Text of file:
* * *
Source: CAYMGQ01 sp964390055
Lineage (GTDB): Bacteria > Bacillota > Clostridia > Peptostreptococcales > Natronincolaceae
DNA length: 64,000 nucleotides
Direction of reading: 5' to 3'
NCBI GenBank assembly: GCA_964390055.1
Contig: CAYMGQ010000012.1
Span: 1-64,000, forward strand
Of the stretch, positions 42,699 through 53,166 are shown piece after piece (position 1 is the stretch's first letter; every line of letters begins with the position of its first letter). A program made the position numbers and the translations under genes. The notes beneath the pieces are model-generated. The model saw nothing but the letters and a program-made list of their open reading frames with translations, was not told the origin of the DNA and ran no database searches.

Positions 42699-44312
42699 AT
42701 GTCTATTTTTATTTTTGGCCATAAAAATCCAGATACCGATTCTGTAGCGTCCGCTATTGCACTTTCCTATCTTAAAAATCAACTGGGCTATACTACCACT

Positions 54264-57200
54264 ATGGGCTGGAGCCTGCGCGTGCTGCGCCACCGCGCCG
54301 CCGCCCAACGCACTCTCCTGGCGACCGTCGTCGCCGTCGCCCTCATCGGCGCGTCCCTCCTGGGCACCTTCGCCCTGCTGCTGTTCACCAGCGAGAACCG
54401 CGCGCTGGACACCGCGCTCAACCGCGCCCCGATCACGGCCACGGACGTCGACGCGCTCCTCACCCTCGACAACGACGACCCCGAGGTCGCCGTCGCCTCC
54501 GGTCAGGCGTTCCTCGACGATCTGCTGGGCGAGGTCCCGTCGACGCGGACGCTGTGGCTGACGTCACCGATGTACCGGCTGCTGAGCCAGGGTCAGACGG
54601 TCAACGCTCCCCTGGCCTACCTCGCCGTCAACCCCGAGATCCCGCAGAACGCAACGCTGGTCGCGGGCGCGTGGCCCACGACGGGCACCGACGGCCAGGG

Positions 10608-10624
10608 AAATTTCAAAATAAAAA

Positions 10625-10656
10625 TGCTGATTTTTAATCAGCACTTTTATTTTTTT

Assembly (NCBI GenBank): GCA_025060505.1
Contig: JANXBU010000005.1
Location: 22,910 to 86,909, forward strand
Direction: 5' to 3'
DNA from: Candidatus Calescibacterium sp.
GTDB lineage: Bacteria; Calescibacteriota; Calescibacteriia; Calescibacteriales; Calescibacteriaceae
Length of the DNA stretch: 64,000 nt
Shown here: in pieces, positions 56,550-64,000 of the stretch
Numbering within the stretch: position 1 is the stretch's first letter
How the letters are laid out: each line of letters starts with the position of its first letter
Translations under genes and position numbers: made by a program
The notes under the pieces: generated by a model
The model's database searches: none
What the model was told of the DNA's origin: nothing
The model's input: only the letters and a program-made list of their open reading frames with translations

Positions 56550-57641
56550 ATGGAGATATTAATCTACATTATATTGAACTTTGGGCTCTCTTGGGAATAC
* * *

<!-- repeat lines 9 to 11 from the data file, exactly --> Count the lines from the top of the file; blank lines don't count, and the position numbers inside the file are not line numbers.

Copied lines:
Positions 42699-44312
42699 AT
42701 GTCTATTTTTATTTTTGGCCATAAAAATCCAGATACCGATTCTGTAGCGTCCGCTATTGCACTTTCCTATCTTAAAAATCAACTGGGCTATACTACCACT